Visual Learning: Heart and Sole

This Visual Learning lesson will get your students to think about prisoners—the uniforms prisoners wear and the most effective ways to prepare for their transition back into society.
Soles

photo courtesy of the Global Oneness Project

Images, photos, and pictures stimulate the mind. For the viewer, they offer a chance to connect and question. They also offer potential for play and imagination, and pulling the observer into purposeful messages.

Most often, newspaper and magazine readers take a quick glance at photos and their captions. With this YES! lesson plan, you and your students can pause to truly understand an image, its message, and why it's interesting (or not).

Download this lesson as a pdf

 


 STEP 1: What do you notice?

Ask your students to make sense of the photograph by trusting their instincts of observation and inference. In doing so, the image offers possibilities and interpretations beyond a typical reading where the reader glances at a photograph to reinforce its title or caption. Do not introduce any facts, captions, or other written words. In response to the question, "What do you notice?" you may hear: khaki pants, white tennis shoes, brown boots, rows of shelves or cubbies.

STEP 2: What are you wondering?

After you've heard your students' first observations, you may hear a peppering of questions: "Why are the clothes and the tennis shoes the same? Is this part of a men’s uniform? To whom do they belong? How come some of the pants are folded and others are crumpled?"

This is a good time to reveal the photo's caption and other information about the photo. Watch how the conversation shifts from what they believe to be true to discerning the facts about the photo.

Photo Caption

In these cubbies are uniforms belonging to the inmates of a Rhode Island men’s prison. This particular prison is unique for its use of mindfulness. The Prison Mindfulness Project works with inmates here to use meditation as a means of reaching for forgiveness, inner peace, and freedom behind bars.

photo from Path to Freedom, a film by Global Oneness Project

Photos Facts

  • The number of prisoners per 100,00 people is higher in Rhode Island than it is in most countries. 285 in Rhode Island, 148 in the United Kingdom, and 83 in Afghanistan.
  • The rate of return—otherwise known as the rate of recidivism—is 40 percent in the U.S. The rate of return is 10 percent in New York State prisons with Rehabilitation through the Arts, an arts-based program that offers prisoners "tools to change their lives" and "skills they can take over the wall."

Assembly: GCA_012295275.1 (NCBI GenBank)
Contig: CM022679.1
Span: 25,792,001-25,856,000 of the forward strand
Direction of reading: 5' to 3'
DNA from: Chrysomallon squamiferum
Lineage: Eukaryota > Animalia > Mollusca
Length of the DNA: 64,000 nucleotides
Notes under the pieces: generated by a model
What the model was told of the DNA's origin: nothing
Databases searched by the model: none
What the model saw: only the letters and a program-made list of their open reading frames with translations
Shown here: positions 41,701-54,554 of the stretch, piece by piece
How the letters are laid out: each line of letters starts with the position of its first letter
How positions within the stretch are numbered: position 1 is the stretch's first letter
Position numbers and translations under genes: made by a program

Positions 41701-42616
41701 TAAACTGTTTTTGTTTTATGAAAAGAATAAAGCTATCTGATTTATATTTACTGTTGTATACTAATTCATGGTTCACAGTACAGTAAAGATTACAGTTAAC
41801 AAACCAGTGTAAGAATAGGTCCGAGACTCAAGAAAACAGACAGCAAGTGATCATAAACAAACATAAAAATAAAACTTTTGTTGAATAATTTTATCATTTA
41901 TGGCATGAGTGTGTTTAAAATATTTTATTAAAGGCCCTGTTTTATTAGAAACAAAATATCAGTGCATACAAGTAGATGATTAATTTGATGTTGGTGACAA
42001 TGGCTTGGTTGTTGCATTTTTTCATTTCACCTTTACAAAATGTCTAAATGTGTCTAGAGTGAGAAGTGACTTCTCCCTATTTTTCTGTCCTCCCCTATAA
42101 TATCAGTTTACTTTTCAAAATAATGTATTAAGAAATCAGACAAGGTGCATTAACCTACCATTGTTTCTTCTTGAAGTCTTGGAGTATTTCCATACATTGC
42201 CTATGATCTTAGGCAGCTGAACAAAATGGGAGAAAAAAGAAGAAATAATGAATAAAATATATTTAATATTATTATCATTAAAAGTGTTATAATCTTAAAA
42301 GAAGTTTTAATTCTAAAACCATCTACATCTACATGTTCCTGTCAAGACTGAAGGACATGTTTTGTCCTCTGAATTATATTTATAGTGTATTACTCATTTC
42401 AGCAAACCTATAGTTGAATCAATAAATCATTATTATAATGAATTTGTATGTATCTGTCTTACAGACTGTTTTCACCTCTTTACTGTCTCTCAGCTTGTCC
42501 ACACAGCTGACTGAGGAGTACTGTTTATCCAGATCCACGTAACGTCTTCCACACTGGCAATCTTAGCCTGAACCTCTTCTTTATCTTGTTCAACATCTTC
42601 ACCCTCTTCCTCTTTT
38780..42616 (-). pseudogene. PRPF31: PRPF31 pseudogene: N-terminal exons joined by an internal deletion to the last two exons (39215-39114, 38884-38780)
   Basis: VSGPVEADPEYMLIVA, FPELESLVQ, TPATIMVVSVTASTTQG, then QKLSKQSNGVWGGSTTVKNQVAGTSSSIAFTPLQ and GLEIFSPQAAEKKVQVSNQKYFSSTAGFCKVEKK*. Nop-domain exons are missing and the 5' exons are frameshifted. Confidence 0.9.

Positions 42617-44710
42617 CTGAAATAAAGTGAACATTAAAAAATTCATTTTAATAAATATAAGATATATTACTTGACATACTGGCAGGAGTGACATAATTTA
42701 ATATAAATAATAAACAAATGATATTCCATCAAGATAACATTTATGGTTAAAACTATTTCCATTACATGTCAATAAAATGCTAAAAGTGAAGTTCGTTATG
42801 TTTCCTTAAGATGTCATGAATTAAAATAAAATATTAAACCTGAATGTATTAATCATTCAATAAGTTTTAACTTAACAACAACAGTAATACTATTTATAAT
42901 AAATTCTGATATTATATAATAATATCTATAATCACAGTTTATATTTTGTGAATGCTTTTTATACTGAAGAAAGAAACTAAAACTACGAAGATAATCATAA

• Meditation works through the practitioner becoming more aware of thought patterns and accepting of life circumstances. Research has shown that it can improve one's immune system and memory and reduce depression and stress.
  • The classic black-and-white-striped uniform was designed to remind prisoners that they were behind bars. Seen as a badge of shame, the uniforms were later abolished by New York State in 1900 in an attempt to "reform the prisoner," not humiliate or irritate them.
  • It's common thought that most prisoners wear orange jumpsuits, but in reality, orange is reserved for short-term inmates or prisoners awaiting trial or transfer to another facility. Work clothes like khakis and denim shirts are worn by long-term inmates for comfort and durability, and to instill the concept that honest work can help transform a prisoner into a productive citizen.

Additional Resources

VIEW: Path of Freedom 

EXPLORE: The Prison Mindfulness Institute

READ: "Beyond Prisons," YES! Magazine (Summer 2011)

STEP 3: What next?

  1. The number of Americans in prison—less than 1 in 100 people—may seem low, yet the incarceration rate in the United States is the highest in the world. Do you know anyone who has been to prison? How would you react if you were sent to prison? When you think of a typical prisoner, whom do you picture?
  2. Many prisons offer education programs to inmates so they can better succeed when released. In your opinion, should inmates be rehabilitated, or should they be punished for their wrongdoings?
  3. Mindfulness is a method for handling emotions—learning to let go and open up so you can cope with everyday life in a healthier way. Studies show that mindfulness has lots of benefits, including lowering stress and getting better grades. What do you think of mindfulness practices like meditation and yoga? Do you think it’s only for hippies and Buddhists?
  4. This photo captures the uniforms prisoners are required to wear at a Rhode Island prison. What do you think is the purpose of uniforms? Do you wear uniforms in any part of your life? If so, does your uniform make you feel proud, or stifled?